(ISNS) -- House dust mites, nearly microscopic creatures that inhabit every crevice of our lives and make us sneeze, have long been assumed to be solitary in behavior. Now new research has shown that they are actually quite social.
A group of ethologists -- animal behaviorists -- have demonstrated that these mites migrate through our homes in crowds. They like the occasional communal road trip, and they follow each other using some signal, perhaps chemical, to choose the route more traveled.
The BBC's online Earth News suggested house dust mites were one of the deadliest animals in the United Kingdom, because of their propensity to instigate severe allergic reactions, such as asthma.
"If we know the mechanism behind the mite's migration, perhaps we might be able to control them," commented Audrey Dussutour, a research biologist at University Paul Sabatier in Toulouse, France. Dussutour studies social behavior in ants and collective action in slime molds and was not involved in this dust mite research.
For ethologists, though, the value of this research is in finding the essences of behavior. While these mites have nowhere near the social complexity of ants and termites, they may be able to provide clues about the origins of those relationships.
Mites are not insects. They belong to the class Arachnids, which includes spiders and the subclass acarina, which includes ticks. Long believed to be solitary animals in general, several species of spiders and one species of mites, spider mites, have been shown to cooperate within species groups in building nests and raising young. This is the first evidence that house dust mites share some rudiments of sociality.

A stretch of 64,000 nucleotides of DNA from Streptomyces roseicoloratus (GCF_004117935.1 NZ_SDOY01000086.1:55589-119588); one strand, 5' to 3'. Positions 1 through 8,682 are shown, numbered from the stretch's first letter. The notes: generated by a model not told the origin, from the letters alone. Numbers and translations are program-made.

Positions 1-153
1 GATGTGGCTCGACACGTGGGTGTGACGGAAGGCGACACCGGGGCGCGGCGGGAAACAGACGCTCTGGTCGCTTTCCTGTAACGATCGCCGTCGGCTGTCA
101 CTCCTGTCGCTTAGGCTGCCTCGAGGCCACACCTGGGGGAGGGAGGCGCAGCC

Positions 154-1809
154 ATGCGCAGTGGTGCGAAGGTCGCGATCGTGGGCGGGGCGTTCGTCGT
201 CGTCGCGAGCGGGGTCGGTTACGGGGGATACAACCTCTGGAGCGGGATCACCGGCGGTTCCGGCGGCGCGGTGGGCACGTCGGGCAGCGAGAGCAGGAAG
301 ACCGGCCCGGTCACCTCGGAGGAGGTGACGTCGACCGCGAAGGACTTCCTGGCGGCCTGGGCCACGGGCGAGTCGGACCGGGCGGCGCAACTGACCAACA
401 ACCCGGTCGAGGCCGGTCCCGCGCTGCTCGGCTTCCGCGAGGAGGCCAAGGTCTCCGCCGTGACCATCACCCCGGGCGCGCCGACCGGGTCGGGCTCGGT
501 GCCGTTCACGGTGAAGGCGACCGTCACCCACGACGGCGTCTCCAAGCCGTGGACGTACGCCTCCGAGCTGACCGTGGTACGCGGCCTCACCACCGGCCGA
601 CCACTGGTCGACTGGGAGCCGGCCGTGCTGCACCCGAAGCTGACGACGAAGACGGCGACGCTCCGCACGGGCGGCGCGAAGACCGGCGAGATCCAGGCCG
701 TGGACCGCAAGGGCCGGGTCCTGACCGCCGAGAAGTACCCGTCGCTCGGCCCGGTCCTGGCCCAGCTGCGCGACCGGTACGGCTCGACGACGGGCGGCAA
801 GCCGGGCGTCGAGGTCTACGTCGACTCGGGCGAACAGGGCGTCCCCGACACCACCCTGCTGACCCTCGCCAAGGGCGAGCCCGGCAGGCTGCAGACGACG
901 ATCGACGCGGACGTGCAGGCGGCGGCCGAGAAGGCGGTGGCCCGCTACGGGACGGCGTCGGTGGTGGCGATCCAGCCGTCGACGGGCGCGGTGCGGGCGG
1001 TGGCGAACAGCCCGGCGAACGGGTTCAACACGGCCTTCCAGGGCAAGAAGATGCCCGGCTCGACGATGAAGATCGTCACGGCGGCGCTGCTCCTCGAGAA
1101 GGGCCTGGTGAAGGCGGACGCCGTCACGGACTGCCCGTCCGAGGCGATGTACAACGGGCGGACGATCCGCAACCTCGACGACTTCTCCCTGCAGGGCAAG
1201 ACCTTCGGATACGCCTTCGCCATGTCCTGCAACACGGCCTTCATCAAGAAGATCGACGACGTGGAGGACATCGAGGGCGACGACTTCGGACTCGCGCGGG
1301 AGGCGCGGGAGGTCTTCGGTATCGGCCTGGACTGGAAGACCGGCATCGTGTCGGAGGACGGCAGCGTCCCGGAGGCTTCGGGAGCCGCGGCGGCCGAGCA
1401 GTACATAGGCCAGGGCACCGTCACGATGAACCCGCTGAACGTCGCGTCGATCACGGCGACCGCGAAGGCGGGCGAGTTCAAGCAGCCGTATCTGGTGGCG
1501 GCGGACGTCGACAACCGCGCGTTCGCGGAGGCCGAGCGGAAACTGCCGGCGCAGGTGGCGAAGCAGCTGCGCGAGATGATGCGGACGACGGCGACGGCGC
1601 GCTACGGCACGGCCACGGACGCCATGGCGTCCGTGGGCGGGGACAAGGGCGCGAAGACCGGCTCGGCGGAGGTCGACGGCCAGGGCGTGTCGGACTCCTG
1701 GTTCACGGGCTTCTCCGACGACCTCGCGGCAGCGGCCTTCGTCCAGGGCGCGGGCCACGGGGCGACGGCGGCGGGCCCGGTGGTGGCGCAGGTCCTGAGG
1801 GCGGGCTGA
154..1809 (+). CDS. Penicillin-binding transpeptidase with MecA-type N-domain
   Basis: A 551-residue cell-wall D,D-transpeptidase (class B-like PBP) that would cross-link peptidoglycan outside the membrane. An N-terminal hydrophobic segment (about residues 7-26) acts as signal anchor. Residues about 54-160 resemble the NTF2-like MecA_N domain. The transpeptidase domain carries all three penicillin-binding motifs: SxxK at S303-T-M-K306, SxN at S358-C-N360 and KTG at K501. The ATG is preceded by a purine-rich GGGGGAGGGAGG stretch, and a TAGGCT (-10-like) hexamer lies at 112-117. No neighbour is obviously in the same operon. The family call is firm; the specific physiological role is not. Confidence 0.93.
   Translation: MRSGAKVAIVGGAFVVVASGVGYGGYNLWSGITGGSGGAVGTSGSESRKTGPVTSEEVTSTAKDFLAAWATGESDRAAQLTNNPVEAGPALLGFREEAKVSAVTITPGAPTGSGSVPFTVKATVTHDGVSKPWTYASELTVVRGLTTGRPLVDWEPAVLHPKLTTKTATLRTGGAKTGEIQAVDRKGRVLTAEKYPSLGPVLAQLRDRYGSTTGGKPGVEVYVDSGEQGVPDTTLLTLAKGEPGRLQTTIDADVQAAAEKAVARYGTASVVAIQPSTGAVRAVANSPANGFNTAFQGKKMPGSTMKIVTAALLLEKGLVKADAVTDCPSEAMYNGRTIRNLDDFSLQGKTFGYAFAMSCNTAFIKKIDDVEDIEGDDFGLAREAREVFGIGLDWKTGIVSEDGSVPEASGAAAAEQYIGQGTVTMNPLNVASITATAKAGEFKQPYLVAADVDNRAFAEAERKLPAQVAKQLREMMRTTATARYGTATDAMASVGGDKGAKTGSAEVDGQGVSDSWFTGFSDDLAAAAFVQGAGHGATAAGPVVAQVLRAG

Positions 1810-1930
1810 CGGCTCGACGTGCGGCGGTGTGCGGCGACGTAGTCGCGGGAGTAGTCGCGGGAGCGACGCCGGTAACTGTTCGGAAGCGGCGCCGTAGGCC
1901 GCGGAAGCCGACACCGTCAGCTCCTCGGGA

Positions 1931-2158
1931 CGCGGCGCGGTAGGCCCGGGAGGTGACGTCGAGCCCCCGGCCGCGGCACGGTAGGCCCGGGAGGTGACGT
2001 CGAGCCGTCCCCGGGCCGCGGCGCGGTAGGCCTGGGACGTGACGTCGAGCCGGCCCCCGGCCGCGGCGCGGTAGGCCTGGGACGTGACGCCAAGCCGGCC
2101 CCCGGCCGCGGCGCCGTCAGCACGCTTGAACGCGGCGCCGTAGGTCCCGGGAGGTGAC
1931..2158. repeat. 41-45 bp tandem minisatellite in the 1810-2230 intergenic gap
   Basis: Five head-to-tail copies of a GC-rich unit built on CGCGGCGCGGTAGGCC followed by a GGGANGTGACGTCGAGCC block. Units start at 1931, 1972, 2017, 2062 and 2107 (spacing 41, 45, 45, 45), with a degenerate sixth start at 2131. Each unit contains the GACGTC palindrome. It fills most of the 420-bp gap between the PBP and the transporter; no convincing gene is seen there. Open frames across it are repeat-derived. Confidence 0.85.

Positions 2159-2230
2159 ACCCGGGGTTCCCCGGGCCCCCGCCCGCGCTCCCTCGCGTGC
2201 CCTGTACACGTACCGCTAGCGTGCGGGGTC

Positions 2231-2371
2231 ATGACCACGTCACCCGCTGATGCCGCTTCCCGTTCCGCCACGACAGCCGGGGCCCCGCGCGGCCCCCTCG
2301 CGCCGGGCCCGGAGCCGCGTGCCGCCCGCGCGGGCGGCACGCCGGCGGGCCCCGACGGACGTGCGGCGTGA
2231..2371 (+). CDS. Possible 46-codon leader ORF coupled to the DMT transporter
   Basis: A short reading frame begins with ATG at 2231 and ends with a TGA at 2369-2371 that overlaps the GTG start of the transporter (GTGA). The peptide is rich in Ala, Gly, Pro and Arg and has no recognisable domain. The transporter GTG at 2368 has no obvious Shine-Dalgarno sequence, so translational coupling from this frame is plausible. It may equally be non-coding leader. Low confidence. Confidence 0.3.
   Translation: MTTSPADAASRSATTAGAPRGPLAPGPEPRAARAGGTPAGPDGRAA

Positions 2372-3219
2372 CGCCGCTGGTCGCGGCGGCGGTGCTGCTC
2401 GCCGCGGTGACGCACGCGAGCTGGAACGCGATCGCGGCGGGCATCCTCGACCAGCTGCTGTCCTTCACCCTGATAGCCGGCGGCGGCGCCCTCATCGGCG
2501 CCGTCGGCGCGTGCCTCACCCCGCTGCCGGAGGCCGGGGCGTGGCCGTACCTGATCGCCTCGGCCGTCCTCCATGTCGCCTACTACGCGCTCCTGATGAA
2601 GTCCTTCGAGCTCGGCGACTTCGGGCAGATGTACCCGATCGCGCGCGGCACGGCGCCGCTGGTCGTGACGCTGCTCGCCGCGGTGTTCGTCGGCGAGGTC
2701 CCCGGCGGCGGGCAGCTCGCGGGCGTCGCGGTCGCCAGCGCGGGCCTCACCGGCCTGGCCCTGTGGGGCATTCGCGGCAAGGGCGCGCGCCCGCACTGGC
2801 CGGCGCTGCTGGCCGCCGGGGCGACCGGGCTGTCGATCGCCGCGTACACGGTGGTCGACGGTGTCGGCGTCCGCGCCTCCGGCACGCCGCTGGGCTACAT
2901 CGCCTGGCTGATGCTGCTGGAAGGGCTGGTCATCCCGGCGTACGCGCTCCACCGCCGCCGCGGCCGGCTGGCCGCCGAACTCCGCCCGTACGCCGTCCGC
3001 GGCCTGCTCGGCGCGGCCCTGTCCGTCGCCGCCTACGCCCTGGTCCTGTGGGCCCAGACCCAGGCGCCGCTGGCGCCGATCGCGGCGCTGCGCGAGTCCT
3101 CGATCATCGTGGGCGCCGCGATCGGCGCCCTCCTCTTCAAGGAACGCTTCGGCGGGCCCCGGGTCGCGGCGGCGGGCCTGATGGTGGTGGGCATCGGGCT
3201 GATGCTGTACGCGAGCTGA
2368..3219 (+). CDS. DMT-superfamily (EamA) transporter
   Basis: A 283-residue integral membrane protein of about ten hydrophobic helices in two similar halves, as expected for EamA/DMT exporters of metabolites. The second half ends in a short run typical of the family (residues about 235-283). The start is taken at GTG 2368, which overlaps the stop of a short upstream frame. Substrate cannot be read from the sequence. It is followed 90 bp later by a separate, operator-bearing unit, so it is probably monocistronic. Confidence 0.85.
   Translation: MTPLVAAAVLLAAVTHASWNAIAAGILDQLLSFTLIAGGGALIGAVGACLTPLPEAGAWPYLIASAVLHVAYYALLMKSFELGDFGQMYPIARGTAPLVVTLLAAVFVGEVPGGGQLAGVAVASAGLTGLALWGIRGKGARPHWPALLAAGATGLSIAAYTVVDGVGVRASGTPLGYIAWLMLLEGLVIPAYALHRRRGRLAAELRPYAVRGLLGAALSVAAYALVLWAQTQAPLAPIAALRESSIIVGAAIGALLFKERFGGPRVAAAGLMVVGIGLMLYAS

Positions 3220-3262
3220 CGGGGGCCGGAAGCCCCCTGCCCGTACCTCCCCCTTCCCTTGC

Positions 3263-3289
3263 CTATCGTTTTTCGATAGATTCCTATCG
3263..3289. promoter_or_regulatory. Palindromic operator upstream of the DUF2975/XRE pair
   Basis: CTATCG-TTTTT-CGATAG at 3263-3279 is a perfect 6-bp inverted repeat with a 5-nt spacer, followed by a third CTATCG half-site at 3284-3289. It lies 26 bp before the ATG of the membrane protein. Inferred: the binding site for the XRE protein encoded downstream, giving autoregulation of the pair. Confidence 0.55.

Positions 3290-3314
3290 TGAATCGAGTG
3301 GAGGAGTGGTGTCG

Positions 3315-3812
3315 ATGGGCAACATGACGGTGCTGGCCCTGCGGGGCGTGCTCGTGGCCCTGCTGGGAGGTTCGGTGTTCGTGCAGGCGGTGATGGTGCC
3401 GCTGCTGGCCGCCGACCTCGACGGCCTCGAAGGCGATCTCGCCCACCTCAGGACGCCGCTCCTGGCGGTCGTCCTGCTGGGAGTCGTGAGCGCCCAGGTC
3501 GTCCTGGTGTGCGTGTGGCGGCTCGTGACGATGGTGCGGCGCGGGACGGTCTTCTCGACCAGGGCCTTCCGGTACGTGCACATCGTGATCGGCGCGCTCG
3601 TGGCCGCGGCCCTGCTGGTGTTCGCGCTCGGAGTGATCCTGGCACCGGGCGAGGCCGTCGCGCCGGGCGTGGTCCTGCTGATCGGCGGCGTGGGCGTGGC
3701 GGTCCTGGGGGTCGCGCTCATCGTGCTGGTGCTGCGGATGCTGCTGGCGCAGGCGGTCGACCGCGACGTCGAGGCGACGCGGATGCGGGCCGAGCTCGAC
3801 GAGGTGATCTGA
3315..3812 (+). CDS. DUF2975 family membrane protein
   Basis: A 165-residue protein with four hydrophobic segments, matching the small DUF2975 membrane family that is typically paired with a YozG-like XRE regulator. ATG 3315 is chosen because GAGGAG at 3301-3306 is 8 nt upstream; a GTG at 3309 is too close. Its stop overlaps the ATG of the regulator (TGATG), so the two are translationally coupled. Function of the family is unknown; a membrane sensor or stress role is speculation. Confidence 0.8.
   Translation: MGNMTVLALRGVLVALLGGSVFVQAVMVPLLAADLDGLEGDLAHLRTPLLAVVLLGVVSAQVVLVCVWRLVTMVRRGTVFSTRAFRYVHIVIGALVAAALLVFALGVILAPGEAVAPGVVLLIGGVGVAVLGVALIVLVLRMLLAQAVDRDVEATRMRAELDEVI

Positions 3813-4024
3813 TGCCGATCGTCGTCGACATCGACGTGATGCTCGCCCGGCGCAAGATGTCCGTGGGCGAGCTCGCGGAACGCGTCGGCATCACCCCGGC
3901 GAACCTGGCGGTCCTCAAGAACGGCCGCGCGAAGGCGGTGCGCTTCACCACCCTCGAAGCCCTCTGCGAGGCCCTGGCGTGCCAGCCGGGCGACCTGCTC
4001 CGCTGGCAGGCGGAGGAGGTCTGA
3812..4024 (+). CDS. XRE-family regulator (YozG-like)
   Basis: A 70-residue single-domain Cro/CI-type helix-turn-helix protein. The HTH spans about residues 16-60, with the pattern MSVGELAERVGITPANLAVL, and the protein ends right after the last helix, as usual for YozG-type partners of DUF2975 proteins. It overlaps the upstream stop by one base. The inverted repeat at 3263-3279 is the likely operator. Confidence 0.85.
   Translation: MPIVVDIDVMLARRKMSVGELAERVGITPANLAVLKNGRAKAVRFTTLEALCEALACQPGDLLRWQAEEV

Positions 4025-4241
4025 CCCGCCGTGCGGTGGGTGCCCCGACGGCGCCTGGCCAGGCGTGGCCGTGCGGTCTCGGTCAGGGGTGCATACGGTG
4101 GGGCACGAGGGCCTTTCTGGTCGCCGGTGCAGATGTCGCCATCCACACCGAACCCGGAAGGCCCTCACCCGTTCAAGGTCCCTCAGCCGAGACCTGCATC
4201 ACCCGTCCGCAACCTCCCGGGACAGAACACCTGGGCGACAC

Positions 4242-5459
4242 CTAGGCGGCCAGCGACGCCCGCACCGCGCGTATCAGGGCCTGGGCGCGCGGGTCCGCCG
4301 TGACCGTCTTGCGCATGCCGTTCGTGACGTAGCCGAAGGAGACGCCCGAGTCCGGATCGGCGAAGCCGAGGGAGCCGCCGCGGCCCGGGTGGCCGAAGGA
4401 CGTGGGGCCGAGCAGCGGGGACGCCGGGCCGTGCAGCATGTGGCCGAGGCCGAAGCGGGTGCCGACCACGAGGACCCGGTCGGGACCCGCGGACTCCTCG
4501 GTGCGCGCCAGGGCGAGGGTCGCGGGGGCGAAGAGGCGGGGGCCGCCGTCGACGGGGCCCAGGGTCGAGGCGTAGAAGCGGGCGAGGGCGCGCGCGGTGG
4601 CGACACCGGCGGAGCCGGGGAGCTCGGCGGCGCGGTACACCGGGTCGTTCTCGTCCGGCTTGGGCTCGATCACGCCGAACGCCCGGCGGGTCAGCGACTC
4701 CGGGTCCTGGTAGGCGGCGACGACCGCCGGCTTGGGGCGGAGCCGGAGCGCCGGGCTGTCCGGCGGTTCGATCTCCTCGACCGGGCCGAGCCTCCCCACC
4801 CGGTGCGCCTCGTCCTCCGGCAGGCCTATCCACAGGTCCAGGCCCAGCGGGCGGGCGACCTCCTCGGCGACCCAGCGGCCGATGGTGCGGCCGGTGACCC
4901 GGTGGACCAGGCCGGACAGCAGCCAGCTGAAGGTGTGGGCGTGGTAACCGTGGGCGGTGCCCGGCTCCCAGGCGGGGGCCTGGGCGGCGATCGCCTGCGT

"Sociality has seldom been studied in acarines [mites and ticks]," said Aina Astudillo Fernandez, co-author of the paper appearing in the journal Ethology and Ph.D. candidate at Universite Libre de Bruxelles in Belgium. "It is fascinating to see that sometimes the mechanisms underlying the behavior are shared by many organisms."
In the experiment, researchers placed mites in one of two arenas in a petri dish, with connecting paths. They then put a tiny dish of water in one arena. The mites migrated towards the more humid arena, the one with the water.
The adult mites traveled about 130 micrometers -- slightly more than the width of a human hair -- every second. Males and nymphs were more likely to move than females and larvae.
The researchers then gave the mites a choice: they could travel to the humid arena via two equal routes, one to the right, one to the left. At first the route a mite would take would be random -- as predictable as a flip of a coin. But by the end of the experiment, the mites were predominately choosing one route over the other. This pattern fit with a mathematical prediction model suggesting that mites preferred going where some mites had gone before.
How the mites could sense the paths of their predecessors is not yet known.
"Perhaps they leave traces such as molecules from their cuticles, or maybe even actively secrete pheromones," said Astudillo Fernandez. "If this were the case, identifying the signal could provide a key to lure them out of our beds."
Cynthia Mills is a practicing veterinarian who has written mainly about animal issues for the magazines Discover, Scientific American and Conservation, as well as the book "The Theory of Evolution," what it is, where it came from and why it works.